The University of Arizona’s COVID-19 virtual university status update team discussed improvements in COVID-19 transmission and was also joined by Deepta Bhattacharya, who discussed the COVID-19 vaccine's effectiveness on new variants of the virus on Monday, Feb. 8.
For this week and the week of Feb. 15, the UA will remain in Phase 1 of the reentry protocol, which permits only “essential” classes of 50 or less to meet in person.
President Dr. Robert C. Robbins said he anticipates that the university will advance to Phase 2 of the reentry protocol beginning the week of Feb. 22, which will expand in-person instruction to include in-person and flex in-person classes of no more than 50 people.
“We’re following this very closely,” Robbins said. “We’re talking to our public health advisory team. They, of course, would like to see us move it a little bit later, but we’re trying to balance everything and thread the needle here. So as of now, we’re letting everyone know we plan to move to stage 2 Feb. 22.”
Daily cases of COVID-19 per 100,000 individuals continue to fall, and the state of Arizona is no longer the leader in COVID-19 daily new cases.
“These are good signs. However, remain vigilant, continue to cover your face, wash your hands and keep a distance from as many people as possible, and we will continue to see further improvements in the rate of infection,” Robbins said.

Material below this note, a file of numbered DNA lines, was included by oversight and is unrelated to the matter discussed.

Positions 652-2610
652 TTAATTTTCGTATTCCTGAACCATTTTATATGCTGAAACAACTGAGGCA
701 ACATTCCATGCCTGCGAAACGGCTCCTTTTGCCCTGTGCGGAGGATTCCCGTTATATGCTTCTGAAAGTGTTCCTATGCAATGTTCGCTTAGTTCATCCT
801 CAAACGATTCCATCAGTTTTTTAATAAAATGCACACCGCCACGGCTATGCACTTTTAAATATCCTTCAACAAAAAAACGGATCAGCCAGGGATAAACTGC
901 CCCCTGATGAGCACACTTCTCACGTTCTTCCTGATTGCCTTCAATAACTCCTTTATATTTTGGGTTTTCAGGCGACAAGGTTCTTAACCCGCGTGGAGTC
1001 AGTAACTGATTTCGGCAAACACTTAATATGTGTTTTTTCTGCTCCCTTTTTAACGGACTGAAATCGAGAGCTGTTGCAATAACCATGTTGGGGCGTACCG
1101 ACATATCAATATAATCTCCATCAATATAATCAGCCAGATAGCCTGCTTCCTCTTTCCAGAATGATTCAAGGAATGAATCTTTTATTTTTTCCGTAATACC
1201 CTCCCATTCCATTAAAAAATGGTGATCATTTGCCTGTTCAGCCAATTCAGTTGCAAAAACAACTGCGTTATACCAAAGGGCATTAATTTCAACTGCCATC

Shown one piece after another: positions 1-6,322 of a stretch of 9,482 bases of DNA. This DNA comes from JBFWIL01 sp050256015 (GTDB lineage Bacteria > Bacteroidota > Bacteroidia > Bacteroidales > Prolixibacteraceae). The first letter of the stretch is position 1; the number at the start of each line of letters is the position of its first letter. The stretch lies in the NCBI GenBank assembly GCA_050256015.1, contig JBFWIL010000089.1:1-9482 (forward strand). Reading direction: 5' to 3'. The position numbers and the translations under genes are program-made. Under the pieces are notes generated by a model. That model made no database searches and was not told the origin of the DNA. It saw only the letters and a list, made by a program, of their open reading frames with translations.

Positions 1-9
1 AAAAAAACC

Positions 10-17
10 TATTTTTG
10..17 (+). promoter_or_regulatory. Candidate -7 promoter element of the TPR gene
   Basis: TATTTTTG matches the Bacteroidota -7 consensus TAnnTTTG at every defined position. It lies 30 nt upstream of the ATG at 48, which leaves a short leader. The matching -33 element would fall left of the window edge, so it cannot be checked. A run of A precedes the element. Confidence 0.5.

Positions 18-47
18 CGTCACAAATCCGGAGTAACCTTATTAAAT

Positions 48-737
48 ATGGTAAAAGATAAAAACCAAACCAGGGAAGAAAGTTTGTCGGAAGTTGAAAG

The university is rolling back testing requirements to one test per week for students residing on campus. Robbins noted that students with two testing appointments this week may cancel their second appointment.
Testing compliance will be enforced through Wi-Fi privileges starting this week. Students who do not receive their COVID-19 test this week will lose access to UA Wi-Fi next week until they get tested.
From Jan. 28 to Feb. 6, the UA conducted over 18,000 COVID-19 tests which returned 127 positives, a positivity rate of 0.7%.
“As Dr. Robbins has said, our goal is always to stay below 5%, and we've done that pretty consistently,” said task force Director Dr. Richard Carmona. “We shouldn't be complacent because of that, but it shows that our programs are working well to try and contain this.”
The rate of transmission of COVID-19 was 0.62 at the county level and 0.52 for the university zip-code, the latter of which is down nearly 50% from the previous week’s reported Rt. The task force wants to see the university’s Rt below the 1.0 threshold.
The Campus Area Response Team was deployed to 12 incidents of large gatherings, up by two incidents from last week. Six of these incidents were gatherings of under 20 individuals, and one of these incidents was a gathering of 20-49 individuals.
Bhattacharya, associate professor of immunobiology at the UA, joined the virtual university status update team to speak about the efficacy of currently available COVID-19 vaccines against new variants of the virus.
“As President Robbins said at the beginning, there are two things to think about in terms of the vaccine. There’s the protection to self and to others,” Bhattacharya said. “When your turn comes up, we encourage you to take it. There is real-world evidence that despite the fact that B.1.1.7 is of concern, we can stay out ahead of it if we get the vaccines in the arms fast enough.”
The B.1.1.7 variant of COVID-19 was first identified in the United Kingdom and transmits 20-50% faster than the original variant. You can hear more about the other variants and the available vaccines’ effectiveness against them by listening to the VUSU livestream on YouTube.
The next status update will be held on Monday, Feb. 15.
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